Because Clippers could outsail their opponents, Baltimore Clippers were responsible for more than 500 sinkings or seizures of British ships. But after the treaty of Ghent, ending the War of 1812, the uses for the Baltimore Clippers declined in number. They were still known worldwide for their usefulness in trade, both legal and illegal, allowing merchants the speed they needed to be competitive. They went to the West Indies with cargoes of flour and cotton, returning with coffee and sugar.

The Baltimore Clippers faded away to be replaced by larger ships capable of carrying greater cargoes with the same speed as that of the Clippers. In the 1840s a new generation of fast large ships evolved that came to be known as Yankee Clippers or simply Clipper Ships. These were three masted, full-rigged ships, that is, they had square sails on all three masts.

When America First Met China: An Exotic History of Tea, Drugs, and Money in the Age of SailPort of San Francisco
Eric Jay Dolin
VesselsAncient China collides with America in this epic tale of opium smugglers, sea pirates, and dueling clipper ships. Brilliantly illuminating one of the least-understood areas of American history, best-selling author Eric Jay Dolin now traces our fraught relationship with China back to its roots: the unforgiving nineteenth-century seas that separated a brash, rising naval power from a ancient empire. It is a prescient fable for our time, one that surprisingly continues to shed light on our modern relationship with China. Indeed, the furious trade in furs, opium, and b che-de-mer--a rare sea cucumber delicacy--might have catalyzed America's emerging economy, but it also sparked an ecological and human rights catastrophe. Peopled with fascinating characters--from the "Financier of the Revolution" Robert Morris to the Chinese emperor Qianlong, who considered foreigners inferior beings--this saga of pirates and politicians, coolies and concubines becomes a must-read for any fan of Nathaniel Philbrick's Mayflower or Mark Kurlansky's Cod. Two maps, and 16 pages of color and 83 black-and-white illustrations.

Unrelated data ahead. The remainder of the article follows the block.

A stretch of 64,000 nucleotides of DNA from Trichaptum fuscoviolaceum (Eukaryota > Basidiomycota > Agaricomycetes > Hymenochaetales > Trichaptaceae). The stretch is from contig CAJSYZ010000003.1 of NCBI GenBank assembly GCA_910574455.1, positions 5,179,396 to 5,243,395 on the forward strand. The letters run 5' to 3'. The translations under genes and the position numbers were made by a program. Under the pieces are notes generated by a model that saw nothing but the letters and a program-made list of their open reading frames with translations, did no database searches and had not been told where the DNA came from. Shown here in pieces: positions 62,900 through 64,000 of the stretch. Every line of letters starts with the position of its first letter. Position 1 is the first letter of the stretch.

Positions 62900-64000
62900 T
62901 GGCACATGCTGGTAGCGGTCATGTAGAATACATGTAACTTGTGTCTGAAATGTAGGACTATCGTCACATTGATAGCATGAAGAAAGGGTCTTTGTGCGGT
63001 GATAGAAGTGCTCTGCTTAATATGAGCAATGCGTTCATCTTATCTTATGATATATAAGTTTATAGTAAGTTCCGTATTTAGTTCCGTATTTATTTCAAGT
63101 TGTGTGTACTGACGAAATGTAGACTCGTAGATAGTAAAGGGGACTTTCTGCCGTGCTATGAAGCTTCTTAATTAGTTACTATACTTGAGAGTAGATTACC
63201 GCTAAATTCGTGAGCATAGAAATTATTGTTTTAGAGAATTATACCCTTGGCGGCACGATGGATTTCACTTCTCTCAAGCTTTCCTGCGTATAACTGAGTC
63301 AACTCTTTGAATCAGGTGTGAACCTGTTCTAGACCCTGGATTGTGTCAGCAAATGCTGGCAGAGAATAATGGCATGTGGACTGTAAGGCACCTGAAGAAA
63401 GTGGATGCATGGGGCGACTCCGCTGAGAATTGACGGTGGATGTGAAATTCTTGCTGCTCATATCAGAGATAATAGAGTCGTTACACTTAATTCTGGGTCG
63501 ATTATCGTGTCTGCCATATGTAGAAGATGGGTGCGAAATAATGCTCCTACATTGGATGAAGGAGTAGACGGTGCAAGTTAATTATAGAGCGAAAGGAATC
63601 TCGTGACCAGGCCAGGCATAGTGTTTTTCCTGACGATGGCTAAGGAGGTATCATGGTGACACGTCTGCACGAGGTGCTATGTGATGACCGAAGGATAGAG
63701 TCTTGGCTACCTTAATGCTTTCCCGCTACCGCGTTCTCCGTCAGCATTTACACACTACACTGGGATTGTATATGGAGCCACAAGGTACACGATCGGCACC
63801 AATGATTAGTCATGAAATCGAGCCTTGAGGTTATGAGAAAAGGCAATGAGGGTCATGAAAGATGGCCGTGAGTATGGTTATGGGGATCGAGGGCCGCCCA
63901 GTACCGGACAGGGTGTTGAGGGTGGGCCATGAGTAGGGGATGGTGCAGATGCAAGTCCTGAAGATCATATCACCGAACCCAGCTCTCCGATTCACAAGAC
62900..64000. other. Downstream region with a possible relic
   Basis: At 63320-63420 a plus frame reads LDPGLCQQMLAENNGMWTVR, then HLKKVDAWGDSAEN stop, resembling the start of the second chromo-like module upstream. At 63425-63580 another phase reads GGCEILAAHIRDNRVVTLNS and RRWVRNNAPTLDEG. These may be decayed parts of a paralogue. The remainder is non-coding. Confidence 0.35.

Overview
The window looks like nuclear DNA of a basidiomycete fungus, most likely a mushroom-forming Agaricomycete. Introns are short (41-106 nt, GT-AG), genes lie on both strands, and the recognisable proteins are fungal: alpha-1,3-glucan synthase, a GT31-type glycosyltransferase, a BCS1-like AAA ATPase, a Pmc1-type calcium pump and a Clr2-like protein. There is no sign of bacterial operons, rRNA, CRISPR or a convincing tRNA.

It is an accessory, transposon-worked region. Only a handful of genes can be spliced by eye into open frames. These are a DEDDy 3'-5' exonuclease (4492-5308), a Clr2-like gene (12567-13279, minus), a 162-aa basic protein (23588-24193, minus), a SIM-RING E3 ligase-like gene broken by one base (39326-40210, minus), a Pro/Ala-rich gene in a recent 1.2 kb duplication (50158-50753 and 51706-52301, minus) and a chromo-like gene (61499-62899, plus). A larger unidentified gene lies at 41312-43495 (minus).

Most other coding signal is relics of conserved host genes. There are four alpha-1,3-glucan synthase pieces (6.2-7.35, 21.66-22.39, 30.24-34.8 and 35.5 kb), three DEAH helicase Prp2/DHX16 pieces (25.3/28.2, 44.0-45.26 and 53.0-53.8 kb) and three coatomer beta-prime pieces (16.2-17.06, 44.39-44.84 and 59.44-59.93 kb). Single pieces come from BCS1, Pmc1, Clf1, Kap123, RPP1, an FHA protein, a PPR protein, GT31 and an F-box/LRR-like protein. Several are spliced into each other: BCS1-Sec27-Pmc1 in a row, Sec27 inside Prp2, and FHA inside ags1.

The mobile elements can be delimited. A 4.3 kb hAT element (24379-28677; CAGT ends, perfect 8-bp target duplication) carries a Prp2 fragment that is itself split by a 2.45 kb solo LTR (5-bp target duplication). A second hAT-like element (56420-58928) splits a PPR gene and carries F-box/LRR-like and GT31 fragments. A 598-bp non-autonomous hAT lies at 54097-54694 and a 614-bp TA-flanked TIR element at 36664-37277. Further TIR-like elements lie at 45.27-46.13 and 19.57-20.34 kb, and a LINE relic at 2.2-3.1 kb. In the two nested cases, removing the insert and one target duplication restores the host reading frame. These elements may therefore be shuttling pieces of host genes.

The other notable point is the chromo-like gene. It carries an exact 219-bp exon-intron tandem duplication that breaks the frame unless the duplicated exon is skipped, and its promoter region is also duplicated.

Victorinox Chrono Watch and Swiss Army Knife.

Victorinox Swiss Army Officers Chronograph with Knife

Victorinox Swiss Army Officers Chronograph with Knife.

Victorinox History: Karl Elsener opened a knife cutler's workshop in Ibach-Schwyz and established the Association of Swiss Master Cutlers. He delivered the first major supply of soldier's knives to the Swiss Army. In 1921. The invention of stainless steel was a significant development for the cutlery industry. “Inox” is the international term for stainless steel. The combination of the two words “Victoria” and “Inox” gives the name of the company and brand today – Victorinox. By 1945, U.S. soldiers stationed in Europe bought the Swiss Army Knife in large quantities in part as a souvenir to take home.

Bago Dry Bags for Water Sports.

Sailing & Watersports Gear: Dry Bags, Duffels, Gloves, Divers' Knives & Shears, Flotation Devices, Inflatable Kayaks, Water Shoes, Surfing...

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Ship Passengers, Sea Captains, Maritime Nations, Merchants, Merchandise into San Francisco during the 1800s.


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Sources: As noted on entries and through research centers including National Archives, San Bruno, California; CDNC: California Digital Newspaper Collection; San Francisco Main Library History Collection; and Maritime Museums and Collections in Australia, China, Denmark, England, Finland, Germany, Ireland, Wales, Norway, Scotland, Spain, Sweden, etc.